War in Ukraine gives oil producers greater leverage in negotiations

Bloomberg — Oil producers have always been easy targets at the annual United Nations climate summits. This year, with Russia’s war in Ukraine fueling demand for fossil fuels, they are preparing to fight back.

As Western economies desperately seek alternatives to Vladimir Putin’s exports, many are working to increase the supply of energy, clean or not. US President Joe Biden has ordered an unprecedented release of emergency crude, while Poland has signaled that it wants to use coal beyond the European Union’s 2050 target date to achieve net zero emissions.. British Prime Minister Boris Johnson visited Saudi Arabia to ask for an increase in oil production.

UAE Energy Minister Suhail Al-Mazrouei summed up the industry’s turnaround at a conference in Dubai last month. “Oil producers felt unwanted at COP26, they felt we were in a corner,” he said. “Now we are like superheroes.”

The UK banned oil companies from participating in sponsorship deals at the Glasgow meeting last November, claiming its net zero emissions targets were not credible. It was a victory for environmental activists who had criticized Poland for allowing coal companies to mark all the COPs it hosted, in 2013 and 2018. The decision also shocked leaders in the oil sector, including the director General of Shell, Ben van Beurden, who complained of not feeling welcome before. talks last year.

The industry is unlikely to face the same resistance this year.. Egypt, which will oversee COP27 in the resort town of Sharm el-Sheikh in November, has historically aligned itself with a group of developing countries that have resisted pressure to do more to cut emissions. It is argued that African countries should not be deprived of the opportunity to exploit their oil reserves and gas, stressing that the priority of this year’s meeting should be to get rich countries to pay more to help them transition to clean energy.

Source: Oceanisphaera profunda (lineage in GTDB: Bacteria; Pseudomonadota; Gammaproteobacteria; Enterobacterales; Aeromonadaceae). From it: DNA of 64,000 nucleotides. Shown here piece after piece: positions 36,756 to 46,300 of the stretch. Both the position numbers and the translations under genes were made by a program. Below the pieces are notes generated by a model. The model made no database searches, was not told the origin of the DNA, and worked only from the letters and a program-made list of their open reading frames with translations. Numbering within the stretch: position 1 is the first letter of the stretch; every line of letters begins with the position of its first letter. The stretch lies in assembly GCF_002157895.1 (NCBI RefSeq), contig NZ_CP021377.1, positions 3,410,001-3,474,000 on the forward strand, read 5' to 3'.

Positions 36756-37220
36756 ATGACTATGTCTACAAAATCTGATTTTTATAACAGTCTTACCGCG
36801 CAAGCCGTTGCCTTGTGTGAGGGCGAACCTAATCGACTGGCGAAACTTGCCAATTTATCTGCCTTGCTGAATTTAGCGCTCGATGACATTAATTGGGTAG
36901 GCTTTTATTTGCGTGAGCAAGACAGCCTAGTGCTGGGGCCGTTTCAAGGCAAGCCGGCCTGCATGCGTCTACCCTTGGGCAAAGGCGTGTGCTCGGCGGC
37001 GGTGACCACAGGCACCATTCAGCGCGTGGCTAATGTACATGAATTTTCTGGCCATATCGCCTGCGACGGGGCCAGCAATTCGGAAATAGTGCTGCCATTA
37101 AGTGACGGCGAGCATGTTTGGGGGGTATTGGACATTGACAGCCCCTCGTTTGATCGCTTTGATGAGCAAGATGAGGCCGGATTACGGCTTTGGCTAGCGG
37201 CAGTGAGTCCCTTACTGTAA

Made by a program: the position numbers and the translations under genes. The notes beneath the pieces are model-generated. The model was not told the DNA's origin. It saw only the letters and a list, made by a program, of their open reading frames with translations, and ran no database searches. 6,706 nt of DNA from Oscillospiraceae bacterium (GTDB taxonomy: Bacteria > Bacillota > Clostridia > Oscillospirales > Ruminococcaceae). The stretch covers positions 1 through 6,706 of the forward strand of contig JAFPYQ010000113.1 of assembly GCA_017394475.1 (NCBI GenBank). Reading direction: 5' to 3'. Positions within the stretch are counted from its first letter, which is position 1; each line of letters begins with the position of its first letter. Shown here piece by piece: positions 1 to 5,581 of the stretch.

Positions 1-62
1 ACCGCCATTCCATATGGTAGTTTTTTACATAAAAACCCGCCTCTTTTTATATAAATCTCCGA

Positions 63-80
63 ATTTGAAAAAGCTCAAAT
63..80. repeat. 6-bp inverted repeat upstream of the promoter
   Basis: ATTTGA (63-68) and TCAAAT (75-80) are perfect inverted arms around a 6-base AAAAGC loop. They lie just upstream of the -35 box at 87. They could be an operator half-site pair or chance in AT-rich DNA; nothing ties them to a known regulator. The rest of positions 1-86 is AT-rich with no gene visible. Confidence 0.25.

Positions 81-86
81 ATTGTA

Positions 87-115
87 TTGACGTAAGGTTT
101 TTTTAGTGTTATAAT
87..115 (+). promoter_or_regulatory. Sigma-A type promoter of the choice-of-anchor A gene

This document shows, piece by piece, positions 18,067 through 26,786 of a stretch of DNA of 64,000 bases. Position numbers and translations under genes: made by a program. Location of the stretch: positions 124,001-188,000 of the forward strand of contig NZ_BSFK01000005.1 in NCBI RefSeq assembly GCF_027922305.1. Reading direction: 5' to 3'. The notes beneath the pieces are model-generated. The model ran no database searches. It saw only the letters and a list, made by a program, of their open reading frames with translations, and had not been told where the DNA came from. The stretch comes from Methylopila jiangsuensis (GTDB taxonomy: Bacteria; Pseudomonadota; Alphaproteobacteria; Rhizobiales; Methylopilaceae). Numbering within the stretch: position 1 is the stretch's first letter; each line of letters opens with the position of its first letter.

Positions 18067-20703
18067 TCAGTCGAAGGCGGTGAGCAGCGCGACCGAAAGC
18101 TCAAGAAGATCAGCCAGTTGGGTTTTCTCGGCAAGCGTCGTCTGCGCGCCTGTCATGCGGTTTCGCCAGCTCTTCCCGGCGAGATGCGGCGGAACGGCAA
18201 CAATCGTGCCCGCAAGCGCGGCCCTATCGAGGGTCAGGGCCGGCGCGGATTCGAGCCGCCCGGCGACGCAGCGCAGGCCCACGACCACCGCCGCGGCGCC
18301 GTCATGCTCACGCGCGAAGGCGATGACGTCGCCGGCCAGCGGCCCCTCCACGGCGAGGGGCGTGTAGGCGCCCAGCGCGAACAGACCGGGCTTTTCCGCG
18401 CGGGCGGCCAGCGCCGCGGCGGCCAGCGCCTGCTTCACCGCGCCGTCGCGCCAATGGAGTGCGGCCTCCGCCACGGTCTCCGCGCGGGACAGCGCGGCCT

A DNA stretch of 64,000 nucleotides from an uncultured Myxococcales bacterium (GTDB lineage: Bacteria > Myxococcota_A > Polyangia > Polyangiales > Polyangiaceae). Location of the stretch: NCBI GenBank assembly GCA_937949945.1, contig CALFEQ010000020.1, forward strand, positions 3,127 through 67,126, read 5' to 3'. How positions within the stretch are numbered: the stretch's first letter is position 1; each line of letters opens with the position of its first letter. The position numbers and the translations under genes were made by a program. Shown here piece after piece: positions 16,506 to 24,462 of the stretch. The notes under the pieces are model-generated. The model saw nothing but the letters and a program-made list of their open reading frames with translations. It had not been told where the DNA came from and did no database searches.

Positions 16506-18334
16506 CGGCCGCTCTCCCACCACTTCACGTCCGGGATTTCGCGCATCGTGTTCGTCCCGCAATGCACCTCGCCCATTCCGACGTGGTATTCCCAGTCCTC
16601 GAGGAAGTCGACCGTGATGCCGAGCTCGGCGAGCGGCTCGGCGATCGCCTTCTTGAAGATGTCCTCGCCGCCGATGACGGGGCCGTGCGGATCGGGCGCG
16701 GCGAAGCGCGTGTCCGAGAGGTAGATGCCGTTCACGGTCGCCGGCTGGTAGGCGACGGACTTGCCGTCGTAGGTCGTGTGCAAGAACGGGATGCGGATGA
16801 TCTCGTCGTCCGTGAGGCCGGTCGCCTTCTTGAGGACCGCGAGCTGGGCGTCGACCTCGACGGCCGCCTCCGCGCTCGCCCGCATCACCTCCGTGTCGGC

While the United Arab Emirates, host of the 2023 meeting, has been a relative leader in the region on climate policy, becoming the first Persian Gulf oil producer to set a net-zero emissions target last October. , they are still totally in favor of continuing to use fossil fuels. The country wants to change the COP narrative so that hydrocarbons are seen as part of the solution, rather than part of the problem, according to a person familiar with the country’s strategy.. Officials from the United Arab Emirates and Egypt are already working closely to ensure the two conferences are aligned, the person said.

There are also signs that the next two COPs risk being co-opted by oil interests due to the close relationship between Saudi Arabia and the host countries.. Saudi Arabia has pledged $15 billion to support Egypt as its economy is strained by war in Ukraine, depositing the first $5 billion last month.

The Saudi government has said it will invest more in solar and wind power and rely heavily on carbon capture technology.. At the same time, the nation has said demand for oil will remain strong for decades and is spending billions of dollars to increase production capacity.

While the war will force nations to take a more realistic approach to tackling climate change, it should also help them realize that their national security depends on switching to local clean energy.says Christiana Figueres, architect of the 2015 Paris Agreement. “What I hope to see from this year, and the rest of the decade, is a change in tone that really has to do with national security, even for the West,” said .

Even so, the current geopolitical environment means that the November COP meeting is unlikely to end with consensus on the need to phase out oil and gas consumptionaccording to Alden Meyer, long-time COP participant and senior associate of the E3G research group. All countries must agree on the outcome document at the end of the summit, which means that any nation can derail the whole process.

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